Chlorpyrifos plays a critical role in many IPM programs for controlling pests that threaten the productivity and economic well-being of California producers and in maintaining the high quality standards required by consumers and international export markets. This active ingredient also allows production of animal feed to support the important dairy industry in California. For some pests, chlorpyrifos is one of the last effective organophosphate insecticides available and may provide an important alternative mode of action for insecticide rotations to prevent the development of resistance to newer insecticide products. For others, this product is one of very few products with international registrations with established maximum residue limits (MRLs) that allow unhampered trade. Chlorpyrifos may also be a key tool for controlling invasive pests as well as endemic pests occasionally found in extremely high population densities.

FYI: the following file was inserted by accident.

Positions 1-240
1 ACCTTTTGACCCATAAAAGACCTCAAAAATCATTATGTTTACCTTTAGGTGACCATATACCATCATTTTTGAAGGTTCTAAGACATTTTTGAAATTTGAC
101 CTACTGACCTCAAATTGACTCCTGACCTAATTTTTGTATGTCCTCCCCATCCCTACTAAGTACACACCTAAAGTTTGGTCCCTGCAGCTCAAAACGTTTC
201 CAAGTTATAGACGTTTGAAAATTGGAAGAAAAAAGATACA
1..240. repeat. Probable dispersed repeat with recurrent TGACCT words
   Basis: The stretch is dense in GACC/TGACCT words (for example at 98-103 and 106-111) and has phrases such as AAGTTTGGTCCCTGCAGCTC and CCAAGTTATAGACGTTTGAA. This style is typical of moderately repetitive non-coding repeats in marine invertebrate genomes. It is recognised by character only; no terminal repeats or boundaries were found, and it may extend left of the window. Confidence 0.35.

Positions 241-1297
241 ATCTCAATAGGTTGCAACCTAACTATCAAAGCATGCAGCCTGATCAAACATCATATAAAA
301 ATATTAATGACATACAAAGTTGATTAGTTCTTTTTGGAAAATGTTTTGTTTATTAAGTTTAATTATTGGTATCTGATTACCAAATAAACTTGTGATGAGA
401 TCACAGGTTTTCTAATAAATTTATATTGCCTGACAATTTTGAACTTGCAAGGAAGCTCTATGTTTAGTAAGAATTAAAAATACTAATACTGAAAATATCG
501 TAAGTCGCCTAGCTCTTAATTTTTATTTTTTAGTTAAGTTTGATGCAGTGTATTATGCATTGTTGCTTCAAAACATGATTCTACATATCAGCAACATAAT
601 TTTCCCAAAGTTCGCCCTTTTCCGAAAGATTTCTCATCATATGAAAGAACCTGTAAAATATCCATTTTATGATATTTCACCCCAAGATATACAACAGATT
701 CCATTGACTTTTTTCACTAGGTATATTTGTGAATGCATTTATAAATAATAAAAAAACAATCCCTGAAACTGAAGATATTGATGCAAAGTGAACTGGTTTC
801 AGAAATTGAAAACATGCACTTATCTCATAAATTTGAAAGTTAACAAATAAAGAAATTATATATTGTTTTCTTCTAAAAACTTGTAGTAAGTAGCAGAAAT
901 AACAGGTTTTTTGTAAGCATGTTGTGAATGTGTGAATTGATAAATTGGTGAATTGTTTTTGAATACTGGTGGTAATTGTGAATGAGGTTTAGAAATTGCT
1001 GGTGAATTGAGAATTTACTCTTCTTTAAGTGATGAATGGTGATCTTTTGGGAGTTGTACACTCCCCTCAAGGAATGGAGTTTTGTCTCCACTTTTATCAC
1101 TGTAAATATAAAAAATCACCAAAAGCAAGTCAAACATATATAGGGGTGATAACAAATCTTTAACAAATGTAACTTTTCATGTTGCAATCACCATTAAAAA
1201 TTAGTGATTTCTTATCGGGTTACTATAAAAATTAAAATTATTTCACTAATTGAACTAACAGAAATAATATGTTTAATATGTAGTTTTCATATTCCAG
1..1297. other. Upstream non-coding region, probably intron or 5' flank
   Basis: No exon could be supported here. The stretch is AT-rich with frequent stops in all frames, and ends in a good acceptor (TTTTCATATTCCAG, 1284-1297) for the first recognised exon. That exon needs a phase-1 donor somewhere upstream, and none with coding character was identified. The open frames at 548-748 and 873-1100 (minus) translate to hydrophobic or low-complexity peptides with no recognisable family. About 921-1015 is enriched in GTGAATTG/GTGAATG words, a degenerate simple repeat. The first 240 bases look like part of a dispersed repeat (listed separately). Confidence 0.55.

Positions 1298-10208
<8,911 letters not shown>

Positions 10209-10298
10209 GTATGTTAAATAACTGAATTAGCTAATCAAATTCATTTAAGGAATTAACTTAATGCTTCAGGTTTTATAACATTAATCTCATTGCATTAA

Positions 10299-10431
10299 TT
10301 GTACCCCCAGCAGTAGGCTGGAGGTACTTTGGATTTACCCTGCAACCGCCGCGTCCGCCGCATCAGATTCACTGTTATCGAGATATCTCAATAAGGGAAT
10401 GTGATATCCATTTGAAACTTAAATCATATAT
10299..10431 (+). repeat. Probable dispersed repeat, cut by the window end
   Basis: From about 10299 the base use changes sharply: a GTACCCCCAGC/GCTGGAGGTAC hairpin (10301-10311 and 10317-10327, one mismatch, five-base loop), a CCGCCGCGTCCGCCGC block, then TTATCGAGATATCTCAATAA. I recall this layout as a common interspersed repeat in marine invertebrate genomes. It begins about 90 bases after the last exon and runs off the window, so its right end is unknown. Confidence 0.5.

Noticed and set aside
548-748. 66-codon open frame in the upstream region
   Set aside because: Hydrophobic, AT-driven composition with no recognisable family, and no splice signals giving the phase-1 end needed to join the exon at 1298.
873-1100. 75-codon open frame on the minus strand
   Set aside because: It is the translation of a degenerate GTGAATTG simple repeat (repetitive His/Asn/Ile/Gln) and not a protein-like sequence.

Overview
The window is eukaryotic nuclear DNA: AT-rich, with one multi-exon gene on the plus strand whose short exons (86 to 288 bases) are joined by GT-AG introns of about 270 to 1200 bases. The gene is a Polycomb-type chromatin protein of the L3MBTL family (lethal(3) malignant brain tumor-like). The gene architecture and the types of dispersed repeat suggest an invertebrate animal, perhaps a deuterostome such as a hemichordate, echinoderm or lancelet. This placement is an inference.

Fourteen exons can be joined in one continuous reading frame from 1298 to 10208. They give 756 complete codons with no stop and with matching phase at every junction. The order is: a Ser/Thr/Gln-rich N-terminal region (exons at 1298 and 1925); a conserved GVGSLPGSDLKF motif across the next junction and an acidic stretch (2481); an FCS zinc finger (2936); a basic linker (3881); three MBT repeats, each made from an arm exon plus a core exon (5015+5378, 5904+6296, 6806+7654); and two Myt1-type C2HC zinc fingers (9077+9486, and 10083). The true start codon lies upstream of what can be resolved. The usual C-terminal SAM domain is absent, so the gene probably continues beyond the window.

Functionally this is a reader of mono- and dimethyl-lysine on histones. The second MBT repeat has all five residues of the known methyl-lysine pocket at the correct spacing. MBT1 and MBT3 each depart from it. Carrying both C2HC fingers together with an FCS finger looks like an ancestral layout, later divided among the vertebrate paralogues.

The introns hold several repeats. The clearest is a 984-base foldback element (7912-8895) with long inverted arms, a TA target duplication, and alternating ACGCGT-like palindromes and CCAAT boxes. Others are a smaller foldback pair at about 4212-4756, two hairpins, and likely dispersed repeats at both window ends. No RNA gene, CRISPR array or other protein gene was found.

The California Department of Pesticide Regulation reports that the combined use of chlorpyrifos in alfalfa, almonds, citrus, and cotton has decreased since 2006.
Although newer insecticides are also available to manage some pests in these four crops, there is a continued need to preserve the availability of chlorpyrifos for specific situations.
A big soil health symposium was held at UC Davis last week, and there was lot to learn for everyone in the industry.
Brian Leahy is Chief of the California Department of Pesticide Regulation in Sacramento, which hosted the one day event. Leahy noted those in attendance were innovative and pioneering.